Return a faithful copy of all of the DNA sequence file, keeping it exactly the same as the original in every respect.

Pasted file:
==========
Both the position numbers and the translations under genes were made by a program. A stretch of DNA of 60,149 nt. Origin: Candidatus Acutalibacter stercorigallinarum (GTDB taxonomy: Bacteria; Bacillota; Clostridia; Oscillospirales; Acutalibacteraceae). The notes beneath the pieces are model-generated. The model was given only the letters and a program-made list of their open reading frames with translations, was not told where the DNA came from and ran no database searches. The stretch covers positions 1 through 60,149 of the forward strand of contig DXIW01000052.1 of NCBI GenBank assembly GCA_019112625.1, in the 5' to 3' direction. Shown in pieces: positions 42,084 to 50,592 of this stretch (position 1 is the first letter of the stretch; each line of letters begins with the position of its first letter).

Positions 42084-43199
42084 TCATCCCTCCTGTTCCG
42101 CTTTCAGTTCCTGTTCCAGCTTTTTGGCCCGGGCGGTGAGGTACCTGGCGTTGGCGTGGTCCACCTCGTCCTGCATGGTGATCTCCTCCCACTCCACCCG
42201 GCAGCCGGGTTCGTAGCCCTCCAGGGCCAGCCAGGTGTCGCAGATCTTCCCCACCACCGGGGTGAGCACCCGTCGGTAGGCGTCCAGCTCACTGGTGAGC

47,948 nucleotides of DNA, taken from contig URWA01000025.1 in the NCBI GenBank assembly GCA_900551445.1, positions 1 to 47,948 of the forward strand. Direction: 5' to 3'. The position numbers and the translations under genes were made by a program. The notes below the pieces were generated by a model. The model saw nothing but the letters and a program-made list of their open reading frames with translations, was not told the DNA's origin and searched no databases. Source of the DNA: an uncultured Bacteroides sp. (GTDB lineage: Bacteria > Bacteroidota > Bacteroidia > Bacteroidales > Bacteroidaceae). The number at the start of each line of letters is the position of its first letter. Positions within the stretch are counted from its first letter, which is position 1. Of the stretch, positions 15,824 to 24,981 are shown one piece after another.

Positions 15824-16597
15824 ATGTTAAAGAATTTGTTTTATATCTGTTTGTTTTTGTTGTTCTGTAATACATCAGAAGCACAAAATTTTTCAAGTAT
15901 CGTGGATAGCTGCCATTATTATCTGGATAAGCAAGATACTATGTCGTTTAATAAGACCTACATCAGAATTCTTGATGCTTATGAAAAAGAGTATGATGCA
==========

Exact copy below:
Both the position numbers and the translations under genes were made by a program. A stretch of DNA of 60,149 nt. Origin: Candidatus Acutalibacter stercorigallinarum (GTDB taxonomy: Bacteria; Bacillota; Clostridia; Oscillospirales; Acutalibacteraceae). The notes beneath the pieces are model-generated. The model was given only the letters and a program-made list of their open reading frames with translations, was not told where the DNA came from and ran no database searches. The stretch covers positions 1 through 60,149 of the forward strand of contig DXIW01000052.1 of NCBI GenBank assembly GCA_019112625.1, in the 5' to 3' direction. Shown in pieces: positions 42,084 to 50,592 of this stretch (position 1 is the first letter of the stretch; each line of letters begins with the position of its first letter).

Positions 42084-43199
42084 TCATCCCTCCTGTTCCG
42101 CTTTCAGTTCCTGTTCCAGCTTTTTGGCCCGGGCGGTGAGGTACCTGGCGTTGGCGTGGTCCACCTCGTCCTGCATGGTGATCTCCTCCCACTCCACCCG
42201 GCAGCCGGGTTCGTAGCCCTCCAGGGCCAGCCAGGTGTCGCAGATCTTCCCCACCACCGGGGTGAGCACCCGTCGGTAGGCGTCCAGCTCACTGGTGAGC

47,948 nucleotides of DNA, taken from contig URWA01000025.1 in the NCBI GenBank assembly GCA_900551445.1, positions 1 to 47,948 of the forward strand. Direction: 5' to 3'. The position numbers and the translations under genes were made by a program. The notes below the pieces were generated by a model. The model saw nothing but the letters and a program-made list of their open reading frames with translations, was not told the DNA's origin and searched no databases. Source of the DNA: an uncultured Bacteroides sp. (GTDB lineage: Bacteria > Bacteroidota > Bacteroidia > Bacteroidales > Bacteroidaceae). The number at the start of each line of letters is the position of its first letter. Positions within the stretch are counted from its first letter, which is position 1. Of the stretch, positions 15,824 to 24,981 are shown one piece after another.

Positions 15824-16597
15824 ATGTTAAAGAATTTGTTTTATATCTGTTTGTTTTTGTTGTTCTGTAATACATCAGAAGCACAAAATTTTTCAAGTAT
15901 CGTGGATAGCTGCCATTATTATCTGGATAAGCAAGATACTATGTCGTTTAATAAGACCTACATCAGAATTCTTGATGCTTATGAAAAAGAGTATGATGCA